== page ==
More serious attempts were made in the early 19th century. In August 1815 Mary Yorke wrote about the project to replace the Haw ferry lower down the river with a bridge. She weighed the advantages and disadvantages of the scheme, later noting it would damage ‘her’ ferry, and was also apprehensive that this would cause the meadows to flood as far as Upton. The possibility was again considered in 1818. She and her son, Joseph, wished to have the ‘direction of the Road through our own Estates’, an indication of her alert management of the estate after her husband’s death.

In Tewkesbury three sites were under consideration: at one or other of the ferries or to the north at the Mythe; all would involve a road through the Forthampton estate. ‘A little controversy where the Bridge is to be erected upon my Estate will do no harm – I say it shall be at my ferry – the Tewkesbury [people] wish to place it a little below my Bee hive, nearer Mr Dowdeswell’s Ferry [the Upper Lode]… I am to be paid for my Ferry, & the Lands the Turnpike Road is to go through. If it was to go over at the spot the Tewkesbury People wish it to do – they must raise a high causeway across the Meadow called the Ham, which would cost them 4900£’ (L30/11/339/472).

The Beehive was the summer house on Cork Hill, where the family and visitors enjoyed the view of the river and of Tewkesbury Ham while drinking tea. Later she wrote: ‘My Neighbour General Dowdeswell is a very reserved Man, & keeps no sort of Company, of course is alarmed at the thought of a Bridge between himself & his constituents at Tewkesbury – who then might be coming to him in a few minutes at all Hours – in all manner: Horse – Foot – Chaise & in all states drunk or sober – in short he hears of it with Terror’ (L30/11/339/474).

By 1822 the site for the Severn bridge was close to a decision. Mary Yorke, although aged about 80 years, correctly assessed the practicalities and ‘was apt to think’ that the most northerly site at the Mythe was the most likely. She saw the laying of the foundation stone on 8 September 1823 from her summer house, not very long before she died. For Tewkesbury there were still difficulties because the foundations in the alluvial bed of the river were considered inadequate. In December 1823 Thomas Telford was called in, and while he confirmed that the site at the Mythe was the right choice, the design of the bridge was not. He designed an iron bridge with a single span, and cutwaters to allow flood water to pass.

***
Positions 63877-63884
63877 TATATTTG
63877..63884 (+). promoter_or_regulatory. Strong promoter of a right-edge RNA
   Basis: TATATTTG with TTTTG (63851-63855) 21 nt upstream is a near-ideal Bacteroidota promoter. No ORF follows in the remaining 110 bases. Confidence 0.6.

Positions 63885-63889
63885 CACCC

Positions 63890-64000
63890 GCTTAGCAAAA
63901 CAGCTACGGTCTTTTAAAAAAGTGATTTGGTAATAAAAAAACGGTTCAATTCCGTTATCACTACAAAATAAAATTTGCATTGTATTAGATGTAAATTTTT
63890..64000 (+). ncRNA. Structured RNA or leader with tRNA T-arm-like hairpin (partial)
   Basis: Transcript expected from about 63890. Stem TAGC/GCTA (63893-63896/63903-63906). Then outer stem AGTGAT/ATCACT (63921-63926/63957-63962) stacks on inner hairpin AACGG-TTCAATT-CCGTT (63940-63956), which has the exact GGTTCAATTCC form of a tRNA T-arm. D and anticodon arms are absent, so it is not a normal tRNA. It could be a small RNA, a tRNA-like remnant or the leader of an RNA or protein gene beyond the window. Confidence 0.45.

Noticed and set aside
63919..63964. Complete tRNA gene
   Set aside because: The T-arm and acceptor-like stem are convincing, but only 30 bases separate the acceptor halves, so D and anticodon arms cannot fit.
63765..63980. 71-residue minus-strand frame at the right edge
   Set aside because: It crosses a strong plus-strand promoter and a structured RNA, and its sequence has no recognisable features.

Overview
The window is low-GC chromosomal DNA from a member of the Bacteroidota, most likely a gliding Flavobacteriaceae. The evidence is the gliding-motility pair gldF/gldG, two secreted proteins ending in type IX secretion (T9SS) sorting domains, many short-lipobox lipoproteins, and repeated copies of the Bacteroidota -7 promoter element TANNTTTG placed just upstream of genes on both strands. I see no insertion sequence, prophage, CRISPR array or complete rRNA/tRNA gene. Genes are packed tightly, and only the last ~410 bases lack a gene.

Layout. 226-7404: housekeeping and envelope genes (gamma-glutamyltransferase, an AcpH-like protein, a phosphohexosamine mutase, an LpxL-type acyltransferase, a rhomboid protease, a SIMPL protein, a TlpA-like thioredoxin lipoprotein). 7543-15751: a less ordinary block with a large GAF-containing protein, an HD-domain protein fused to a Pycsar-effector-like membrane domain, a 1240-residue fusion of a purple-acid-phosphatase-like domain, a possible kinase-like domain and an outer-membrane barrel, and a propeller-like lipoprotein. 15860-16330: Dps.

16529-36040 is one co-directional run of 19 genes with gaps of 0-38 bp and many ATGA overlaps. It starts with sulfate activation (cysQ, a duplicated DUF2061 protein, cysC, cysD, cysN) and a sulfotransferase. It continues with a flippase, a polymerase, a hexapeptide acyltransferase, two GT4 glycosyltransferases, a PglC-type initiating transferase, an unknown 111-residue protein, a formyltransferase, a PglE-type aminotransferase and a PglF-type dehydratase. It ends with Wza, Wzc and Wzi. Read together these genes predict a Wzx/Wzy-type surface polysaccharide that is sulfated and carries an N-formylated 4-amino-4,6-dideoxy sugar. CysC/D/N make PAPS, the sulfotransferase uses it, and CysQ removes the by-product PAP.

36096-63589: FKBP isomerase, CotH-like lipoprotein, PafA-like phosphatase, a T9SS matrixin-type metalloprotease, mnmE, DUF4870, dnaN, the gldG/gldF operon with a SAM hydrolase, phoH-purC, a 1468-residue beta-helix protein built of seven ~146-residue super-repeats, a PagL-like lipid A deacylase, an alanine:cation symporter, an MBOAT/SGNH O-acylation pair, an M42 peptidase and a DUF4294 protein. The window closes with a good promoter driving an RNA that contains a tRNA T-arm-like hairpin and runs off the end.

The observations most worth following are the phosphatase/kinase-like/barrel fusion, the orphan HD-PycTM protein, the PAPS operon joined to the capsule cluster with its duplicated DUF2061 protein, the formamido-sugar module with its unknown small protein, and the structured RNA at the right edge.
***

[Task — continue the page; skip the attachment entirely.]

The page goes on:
The beautiful bridge was opened in 1826, still stands and is in use, although now restricted to one stream of traffic at a time. It spelled the end of the ferries. A ferryman occasionally still takes people across to the Lower Lode hotel in the summer. The Upper Lode ferry was completely lost when in 1853 an act of parliament approved the construction of a weir and lock at that point. This created a new river channel across a big river meander, and leaving the ferryman’s house, the Dowdeswell Arms, marooned on the Forthampton side of the river, where it can still be seen.


  • Victoria History of the County of Gloucester VIII (1968)
  • Bennett, James, The History of Tewkesbury (1830, reprinted Alan Sutton 1976)
  • Jones, Anthea, Tewkesbury (1987, second edition 2003)

This article originally appeared as ‘Forthampton Court and the Severn’ in Context 170, published by the Institute of Historic Building Conservation (IHBC) in December 2021. It was written by Anthea Jones, who was head of history and director of studies at Cheltenham Ladies’ College. Now retired, she is the author of several books on Gloucestershire history, most recently Johannes Kip: the Gloucestershire engravings (Hobnob Press in association with the Gloucestershire Gardens and Landscape Trust).

--Institute of Historic Building Conservation